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  • Writer's pictureMair

'Why a Healthy Planet Needs A Healthy Wales' : Global Solidarity Summit Webinar Review

Updated: May 19, 2021

Recently, I joined an informative webinar as part of the Global Solidarity Summit 2021. Hub Africa Cymru invited me along and it was great to hear from leaders who shared their thoughts on how Wales can be a leading example for sustainability in the future.





One of the speakers was Jane Davidson, the former Welsh Government Minister, activist and author of “#futuregen". We were also joined by David Pencheon, OBE, founder Director of the NHS Sustainable Development Unit (England) and Honorary Professor at Exeter University.


The call raised some very interesting points, some of which hadn't crossed my mind before, but I left with a notebook full of notes and full of inspiration!





Here are my five learning points from the call to share with you:


1. 'By doing something differently, you can create a new sense of hope'. In order to grow we need to do things differently, which can then inspire others to take the same path. So, why don't we start to build how we want to live now, so it's in place for the future? What do you think that means in terms of transport? Housing? Energy?

2. Wales may be small, but we are powerful. Voices from all levels need to be heard when finding solutions, and the government should harness these ideas which arise. So, let's all suggest some greener alternatives and get these plans into action. After all, Wales is the first fair trade nation in the world...


3. Society needs to have love and respect for the natural world, as well as each other. Wales is rich in natural wealth. In order to satisfy our basic needs of safety and security (the speakers referred back to Maslow's hierarchy of needs), we need to have access to life sources such as clean air and clean water. Wales has all of these things in abundance, and they will all be a valuable resource in the future. How are we going to protect these and minimize pollution levels? Not only for a sustaining life, but adding to our psychological well being too?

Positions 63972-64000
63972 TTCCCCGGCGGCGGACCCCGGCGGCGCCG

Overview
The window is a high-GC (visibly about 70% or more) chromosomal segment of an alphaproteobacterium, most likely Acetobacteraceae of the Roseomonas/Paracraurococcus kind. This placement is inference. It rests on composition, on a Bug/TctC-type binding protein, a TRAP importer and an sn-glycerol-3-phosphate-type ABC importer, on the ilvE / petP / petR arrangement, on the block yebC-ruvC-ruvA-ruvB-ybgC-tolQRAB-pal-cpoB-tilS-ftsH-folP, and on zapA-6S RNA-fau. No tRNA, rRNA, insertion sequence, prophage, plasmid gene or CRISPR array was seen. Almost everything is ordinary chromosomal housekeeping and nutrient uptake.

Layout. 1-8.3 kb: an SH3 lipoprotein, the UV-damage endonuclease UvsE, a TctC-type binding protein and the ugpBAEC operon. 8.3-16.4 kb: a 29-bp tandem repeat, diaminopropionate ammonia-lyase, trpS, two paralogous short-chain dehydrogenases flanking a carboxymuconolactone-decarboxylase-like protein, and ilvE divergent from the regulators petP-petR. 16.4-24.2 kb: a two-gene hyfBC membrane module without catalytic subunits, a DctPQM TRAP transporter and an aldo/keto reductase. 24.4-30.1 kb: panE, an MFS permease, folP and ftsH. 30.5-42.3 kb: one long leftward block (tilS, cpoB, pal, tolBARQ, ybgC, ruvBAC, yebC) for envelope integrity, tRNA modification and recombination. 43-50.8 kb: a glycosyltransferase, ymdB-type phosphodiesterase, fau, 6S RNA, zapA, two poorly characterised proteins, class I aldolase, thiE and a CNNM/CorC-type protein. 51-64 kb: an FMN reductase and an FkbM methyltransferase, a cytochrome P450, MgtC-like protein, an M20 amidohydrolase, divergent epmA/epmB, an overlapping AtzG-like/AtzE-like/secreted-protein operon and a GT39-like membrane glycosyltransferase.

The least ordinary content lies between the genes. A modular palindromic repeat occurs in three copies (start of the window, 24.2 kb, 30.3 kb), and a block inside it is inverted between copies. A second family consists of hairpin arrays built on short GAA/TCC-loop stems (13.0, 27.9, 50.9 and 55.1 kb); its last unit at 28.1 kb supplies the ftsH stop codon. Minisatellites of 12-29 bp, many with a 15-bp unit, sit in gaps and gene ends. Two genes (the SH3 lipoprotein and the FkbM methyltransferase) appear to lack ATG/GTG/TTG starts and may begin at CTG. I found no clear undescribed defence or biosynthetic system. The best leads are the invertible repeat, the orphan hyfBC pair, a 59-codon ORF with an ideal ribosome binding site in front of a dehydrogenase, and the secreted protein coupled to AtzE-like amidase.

4. Is spending time in the outdoors more important to you now? The pandemic has altered our beliefs on priorities in our life, and what we think we need. Perhaps, it's not longer material goods. A speaker gave a good example of traveling on a plane to a board meeting... is that now really necessary? We all now want to connect with nature more than we have done before, spend time with loved ones, and look after our well being. Let's swap the planes for sunsets on the beach and explore where we can.

5. Communication is so important when you need to make a change. I loved this point from one of the speakers. In a wide, diverse social landscape, messaging can be hard, especially when beliefs and values vary. So whatever we do, it would be a perfect message if, not only is it clear, but makes sense to everyone - even with varying opinions to our own. I think this resonated with me as I have a marketing and PR background - but this is unfortunately rare to achieve, but it can be done!

6. Other countries need to be ready for change, so when it does happen they are good to go! Prepare now for the future, invest in sustainability. There are countries out there that are already doing what others dream of - it just takes action to make it happen.


Oh, and one extra point ... is GDP out of date as a metric? Is enrichment a better measure of a country's 'wealth'?



So, with plenty of food for thought, let's all make small changes in our daily lives that will have a positive impact on our environment - now, and in the future.




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